Spring is in the air at Monarto Safari Park with exciting new arrivals for both the American Bison and Ring-tailed lemurs!
Two American Bison calf were born this month bringing the herd numbers to 13.
Erika, who turns three-years-old tomorrow, received an early birthday present welcoming her female, yet-to-be named calf on November 16.
She joined four-year-old bison, Rose, who welcomed little Molly on November 12.
Keeper, Jeff Lewis, said both bison have been excellent mums and the herd has been very interested in their new additions.
“They have all been very sweet with them,” he said. “Both mums have been great from the start, as soon as Molly was born Rose was licking and cleaning her, shooing the others away.”
“The calves have been very playful and they are quite confident already.”
Both calves were fathered by Derek.
American Bison was the first species to arrive at Monarto Safari Park in 1983. The group range in age from under a year to approximately 30 years.
You can see the American Bison calves using the Monarto Safari Park Zu-loop bus.
Across the park, the Ring-tailed Lemurs have welcomed three new pups to their conspiracy. Baby lemurs are called pups. They generally cling to their mother’s belly during their first three to four weeks of life and will then ride on her back until they are around four-months-old.
Debbie and Lilo gave birth one day apart, with Lilo welcoming twins. The little bundles of joy were born two months ago and add to the family clan who arrived together from Australia Zoo in August, 2020.
Keeper, Amy Nelson, said the group also includes Debbie’s mother, Blossom, who has enjoyed her newfound Grandma status helping out with the little ones.
“It’s been very heart-warming because the pups have really brought the group together,” she said.
“They’ve all been looking after the pups and taking it in turns sharing the motherly duties.”
Over the past few weeks, the pups have begun to adventure more and they love to play in the trees of the new exhibit space.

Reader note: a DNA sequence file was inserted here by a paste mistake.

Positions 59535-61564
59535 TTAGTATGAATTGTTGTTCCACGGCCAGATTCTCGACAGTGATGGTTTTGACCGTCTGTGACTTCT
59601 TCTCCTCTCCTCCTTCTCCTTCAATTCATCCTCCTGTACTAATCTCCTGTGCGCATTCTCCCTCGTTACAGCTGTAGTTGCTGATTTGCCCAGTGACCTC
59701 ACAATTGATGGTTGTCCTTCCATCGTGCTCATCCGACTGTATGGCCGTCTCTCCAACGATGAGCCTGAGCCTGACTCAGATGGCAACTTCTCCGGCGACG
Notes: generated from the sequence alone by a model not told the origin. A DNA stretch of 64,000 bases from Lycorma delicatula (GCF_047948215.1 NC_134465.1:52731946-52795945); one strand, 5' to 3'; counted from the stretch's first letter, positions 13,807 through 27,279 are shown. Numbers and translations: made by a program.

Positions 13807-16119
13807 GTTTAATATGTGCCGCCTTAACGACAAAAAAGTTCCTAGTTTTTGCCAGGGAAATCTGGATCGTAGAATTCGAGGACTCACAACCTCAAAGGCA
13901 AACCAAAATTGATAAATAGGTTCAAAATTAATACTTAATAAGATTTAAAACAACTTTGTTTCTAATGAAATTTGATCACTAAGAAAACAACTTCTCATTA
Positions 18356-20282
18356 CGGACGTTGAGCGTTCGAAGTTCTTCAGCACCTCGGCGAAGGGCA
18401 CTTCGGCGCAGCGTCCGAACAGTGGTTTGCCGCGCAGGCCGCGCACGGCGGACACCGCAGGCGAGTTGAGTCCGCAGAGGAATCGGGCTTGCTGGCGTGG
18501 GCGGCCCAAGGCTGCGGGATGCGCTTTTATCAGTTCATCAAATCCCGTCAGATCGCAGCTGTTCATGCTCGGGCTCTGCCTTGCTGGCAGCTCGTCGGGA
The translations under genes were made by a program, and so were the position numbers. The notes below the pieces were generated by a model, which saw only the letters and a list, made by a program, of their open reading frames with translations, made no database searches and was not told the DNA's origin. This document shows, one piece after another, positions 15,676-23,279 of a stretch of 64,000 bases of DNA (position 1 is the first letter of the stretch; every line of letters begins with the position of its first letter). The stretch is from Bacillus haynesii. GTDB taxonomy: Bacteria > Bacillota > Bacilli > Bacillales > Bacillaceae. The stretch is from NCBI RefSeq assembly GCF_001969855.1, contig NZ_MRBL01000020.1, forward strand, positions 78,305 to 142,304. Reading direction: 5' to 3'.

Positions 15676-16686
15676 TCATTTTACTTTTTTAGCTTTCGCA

The walk-through lemur habitat, currently off-limits for the public, is part of Monarto Safari Park’s Wild Africa development and is expected to open before the end of 2022.
The development will include a range of wild safari experiences including open-sided vehicle tours through herds of roaming animals and a luxury hotel developed by private investor, Gerry Ryan.
Ring-tailed Lemurs inhabit the south-west corner of Madagascar in a variety of habitats ranging from deciduous forest to scrubby and rocky areas.
Ring-tailed Lemurs get their name from the black and white banded tail, which is usually around 60cm long. Their tail acts as a counter-balance when jumping from tree to tree.
Ring-tailed Lemurs are classified as endangered with habitat loss and poaching the biggest threat to the wild population. Their habitat is already restricted in southern Madagascar and continues to diminish due to annual burning practices that help create new pasture land for livestock, over-grazing by livestock, and the felling of trees for charcoal production.
From Wednesday 1 December 2021, visitors aged 16 and older who choose to come to Adelaide Zoo or Monarto Safari Park will be required to show evidence that they have been fully vaccinated (or are exempt from vaccination by order of the Chief Public Health Officer). For more information please visit, www.zoossa.com.au/covid-19/.
The total number of visitors at both Adelaide Zoo and Monarto Safari Park are still limited so we advise all visitors, including members, to book online at adelaidezoo.com.au/tickets and monartosafari.com.au/tickets.